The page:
The most spectacular décollement folds develop when a homogeneous layer of uniform thickness overlies a less viscous layer. The incompetent layer can comprise evaporates, shales, or heated lower crust (viscosity inversion with depth).
Décollement folds involve a mismatch between horizontal dimensions of layer above versus below the detachment zone, with the upper layer larger in at least one dimension. Such a dimensional mismatch can result when:
▪ the upper layer is stretched as in diapiric folds,
▪ the upper layer has broken away and slid off an uplift, or
▪ the lower layer has been shortened by thrusting or subduction (thrusting at the margins - Sichuan basin; thin-skinned décollement driven forward along a thrust plane in low-viscosity salt and gypsum deposits - Jura Mtns; subduction - Appalachians, Anti Atlas; continental telescoping and thickening shortened the lower layer in the Western Overthrust Belt of the central Rocky Mountains.)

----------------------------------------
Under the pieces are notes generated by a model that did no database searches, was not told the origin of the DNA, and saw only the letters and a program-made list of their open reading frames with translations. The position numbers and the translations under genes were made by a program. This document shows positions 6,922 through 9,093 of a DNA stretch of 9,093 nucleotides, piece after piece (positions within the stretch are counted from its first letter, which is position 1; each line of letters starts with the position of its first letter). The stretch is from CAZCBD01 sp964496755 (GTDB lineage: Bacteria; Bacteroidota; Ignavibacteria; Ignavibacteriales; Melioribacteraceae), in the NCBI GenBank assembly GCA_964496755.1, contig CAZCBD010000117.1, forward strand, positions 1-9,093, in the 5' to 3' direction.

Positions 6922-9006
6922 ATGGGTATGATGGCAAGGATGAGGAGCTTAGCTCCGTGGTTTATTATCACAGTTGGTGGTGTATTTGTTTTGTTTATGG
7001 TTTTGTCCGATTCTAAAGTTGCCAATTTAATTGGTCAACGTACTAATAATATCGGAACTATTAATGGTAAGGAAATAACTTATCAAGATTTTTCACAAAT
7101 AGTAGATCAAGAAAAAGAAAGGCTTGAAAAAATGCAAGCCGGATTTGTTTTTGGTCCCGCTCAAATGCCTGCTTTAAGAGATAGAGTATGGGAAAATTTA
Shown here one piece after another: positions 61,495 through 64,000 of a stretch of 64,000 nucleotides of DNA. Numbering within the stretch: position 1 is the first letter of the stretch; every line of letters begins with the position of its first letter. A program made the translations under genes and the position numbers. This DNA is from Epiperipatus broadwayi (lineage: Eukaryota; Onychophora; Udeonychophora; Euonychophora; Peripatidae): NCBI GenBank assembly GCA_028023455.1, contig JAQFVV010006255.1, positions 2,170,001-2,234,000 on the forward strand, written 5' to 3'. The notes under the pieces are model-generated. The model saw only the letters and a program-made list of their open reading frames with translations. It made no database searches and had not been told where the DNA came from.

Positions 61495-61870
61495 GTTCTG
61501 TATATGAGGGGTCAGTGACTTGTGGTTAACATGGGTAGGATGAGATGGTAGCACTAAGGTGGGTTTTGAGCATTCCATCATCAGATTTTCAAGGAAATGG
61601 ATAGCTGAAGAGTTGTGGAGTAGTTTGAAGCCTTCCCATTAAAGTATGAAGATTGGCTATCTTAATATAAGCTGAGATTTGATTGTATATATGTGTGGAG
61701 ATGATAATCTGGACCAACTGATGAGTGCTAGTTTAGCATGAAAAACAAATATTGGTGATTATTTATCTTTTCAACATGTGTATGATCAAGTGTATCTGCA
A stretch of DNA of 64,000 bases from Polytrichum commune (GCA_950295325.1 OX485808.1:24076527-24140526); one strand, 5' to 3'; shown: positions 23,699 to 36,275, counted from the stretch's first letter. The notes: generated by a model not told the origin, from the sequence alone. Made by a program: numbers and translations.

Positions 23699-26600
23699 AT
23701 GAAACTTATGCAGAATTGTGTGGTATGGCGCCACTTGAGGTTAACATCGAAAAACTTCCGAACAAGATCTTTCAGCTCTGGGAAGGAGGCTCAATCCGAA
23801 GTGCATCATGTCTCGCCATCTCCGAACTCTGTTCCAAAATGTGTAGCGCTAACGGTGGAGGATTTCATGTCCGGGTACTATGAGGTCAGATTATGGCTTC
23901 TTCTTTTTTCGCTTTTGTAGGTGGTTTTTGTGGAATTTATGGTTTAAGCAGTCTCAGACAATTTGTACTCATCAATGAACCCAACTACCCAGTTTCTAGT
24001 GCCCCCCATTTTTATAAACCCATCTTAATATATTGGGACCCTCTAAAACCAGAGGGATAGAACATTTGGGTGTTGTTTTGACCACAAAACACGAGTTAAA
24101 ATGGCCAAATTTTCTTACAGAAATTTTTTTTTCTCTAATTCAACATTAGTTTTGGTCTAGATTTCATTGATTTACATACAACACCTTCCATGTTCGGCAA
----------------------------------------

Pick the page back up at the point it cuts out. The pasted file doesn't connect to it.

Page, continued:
The Sichuan basin of central China includes some of the best samples of décollement deformation.
◙ subduction zone magmas ◙
[links: images: formations: view perpendicular to thrust movement along Early Tertiary décollement folds in Tertiary strata, décollement at base of black shales (Bravaisberget Formation, Midterhukfjellet, Bellsund, Spitsbergen; décollement fold, Reed Wash area, western San Rafael Swell; folds created by "thin-skinned" thrusting over a décollement in underlying rocks, Mt. Kidd, Kananaskis Mountains, Alberta, Canada; extensive outcrops of Upper Jurassic gypsum-anhydrite décollement layer and siliciclastic strata, Sierra Madre Oriental (SMO) salient, near Galeana; décollement, Montagne Noir; close-up: décollement folds in Khosh Yeilagh fm. (N Iran); webpages: gallery of geological phenomena]